Today I’m sharing two of my favorite things. The first is the poem Clipper Ships and Captains by Rosemary and Stephen Vincent Benét. I was compelled to memorize and recite a poem in front of my fifth grade class. I was already keen on the idea of exploring the world and selected this poem. Yes, I was a nerd. I was terrified I’d forget the words, but fortunately I didn’t. In fact, I can still recite Clipper Ships and Captains in its entirety. I hope you enjoy it as much as I have.
Clipper Ships and Captains
There was a time before our time,
It will not come again,
When the best ships still were wooden ships
But the men were iron men.
From Stonington to Kennebunk
The Yankee hammers plied
To build the clippers of the wave
That were New England's pride.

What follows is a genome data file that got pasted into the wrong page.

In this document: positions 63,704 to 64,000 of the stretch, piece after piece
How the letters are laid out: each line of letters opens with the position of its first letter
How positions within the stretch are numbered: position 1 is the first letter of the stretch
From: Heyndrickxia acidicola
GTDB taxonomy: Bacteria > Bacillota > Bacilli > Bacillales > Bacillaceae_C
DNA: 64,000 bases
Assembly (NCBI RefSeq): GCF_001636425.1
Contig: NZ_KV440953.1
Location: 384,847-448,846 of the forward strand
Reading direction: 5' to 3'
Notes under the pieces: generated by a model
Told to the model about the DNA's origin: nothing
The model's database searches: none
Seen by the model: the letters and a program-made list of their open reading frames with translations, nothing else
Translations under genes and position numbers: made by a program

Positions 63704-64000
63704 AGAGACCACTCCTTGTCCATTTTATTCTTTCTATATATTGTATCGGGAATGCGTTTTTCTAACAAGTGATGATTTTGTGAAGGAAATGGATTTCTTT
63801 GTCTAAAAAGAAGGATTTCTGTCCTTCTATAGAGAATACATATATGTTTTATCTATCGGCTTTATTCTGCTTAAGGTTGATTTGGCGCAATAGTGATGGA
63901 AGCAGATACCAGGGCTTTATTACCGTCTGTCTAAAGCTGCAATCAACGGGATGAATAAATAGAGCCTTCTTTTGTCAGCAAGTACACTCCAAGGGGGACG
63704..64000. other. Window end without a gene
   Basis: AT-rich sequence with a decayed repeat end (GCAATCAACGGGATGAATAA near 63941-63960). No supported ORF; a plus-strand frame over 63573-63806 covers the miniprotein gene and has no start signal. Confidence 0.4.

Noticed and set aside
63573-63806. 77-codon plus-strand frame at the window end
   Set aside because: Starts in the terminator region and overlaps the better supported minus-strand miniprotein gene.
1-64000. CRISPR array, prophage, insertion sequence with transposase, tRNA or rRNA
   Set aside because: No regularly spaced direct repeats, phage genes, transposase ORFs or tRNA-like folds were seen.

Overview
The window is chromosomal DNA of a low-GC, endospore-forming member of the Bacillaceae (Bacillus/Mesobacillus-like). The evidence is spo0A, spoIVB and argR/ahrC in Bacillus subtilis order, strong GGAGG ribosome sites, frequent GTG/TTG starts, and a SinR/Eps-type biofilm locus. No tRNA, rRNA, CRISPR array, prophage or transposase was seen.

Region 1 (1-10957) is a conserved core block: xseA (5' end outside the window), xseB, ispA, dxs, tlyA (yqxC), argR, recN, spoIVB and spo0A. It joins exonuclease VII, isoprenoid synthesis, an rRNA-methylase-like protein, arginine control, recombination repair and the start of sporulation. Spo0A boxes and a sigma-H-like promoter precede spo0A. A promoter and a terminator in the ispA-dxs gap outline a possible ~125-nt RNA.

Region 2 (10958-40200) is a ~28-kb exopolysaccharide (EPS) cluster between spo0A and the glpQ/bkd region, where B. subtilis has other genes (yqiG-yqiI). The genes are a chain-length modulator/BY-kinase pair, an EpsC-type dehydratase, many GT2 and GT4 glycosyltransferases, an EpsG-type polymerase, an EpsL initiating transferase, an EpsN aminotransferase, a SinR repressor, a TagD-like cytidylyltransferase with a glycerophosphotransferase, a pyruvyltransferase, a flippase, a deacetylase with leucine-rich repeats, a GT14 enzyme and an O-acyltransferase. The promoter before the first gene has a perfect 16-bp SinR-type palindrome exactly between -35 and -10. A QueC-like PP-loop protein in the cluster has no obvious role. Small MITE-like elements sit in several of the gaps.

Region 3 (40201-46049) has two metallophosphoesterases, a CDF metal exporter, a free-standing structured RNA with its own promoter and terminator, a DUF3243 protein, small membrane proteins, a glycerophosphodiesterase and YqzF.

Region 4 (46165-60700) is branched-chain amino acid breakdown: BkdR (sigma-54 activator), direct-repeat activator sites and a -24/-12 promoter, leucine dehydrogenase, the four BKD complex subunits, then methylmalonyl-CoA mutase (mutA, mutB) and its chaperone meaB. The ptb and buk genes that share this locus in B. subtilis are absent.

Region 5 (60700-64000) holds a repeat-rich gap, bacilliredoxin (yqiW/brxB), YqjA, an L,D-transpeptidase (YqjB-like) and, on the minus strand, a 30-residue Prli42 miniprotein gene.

The "Flying Cloud," the "Northern Light,"
The "Sovereign of the Seas"—
There was salt music in the blood
That thought of names like these.
"Sea Witch," "Red Jacket," "Golden Age,"
And "Chariot of Fame,"
The whole world gaped to look at them
Before the steamship came.
Their cargoes were of tea and gold,
Their bows a cutting blade;
And, on the bridge, the skippers walked,
Lords of the China trade.
The skippers with the little beards
And the New England drawl,
Who knew Hong Kong and Marblehead
And the Pole Star over all.
Stately as churches, swift as gulls,
They trod the oceans, then
No man had seen such ships before
And none will see again.
Continuing the theme of ocean travel is Sunset at Sea, painted in 1911 by American Impressionist Childe Hassam. During the previous administration you might have seen photographs of the Oval Office that included one of Hassam’s famous flag paintings. The Impressionists were famous for banishing black from their palette, but Hassam couldn’t resist using a dash of black for the tiny ship. This painting delights my senses and propels me into imaginary voyages of adventure and discovery.
Did you have to recite a poem in front of your class? What was it and can you still remember it?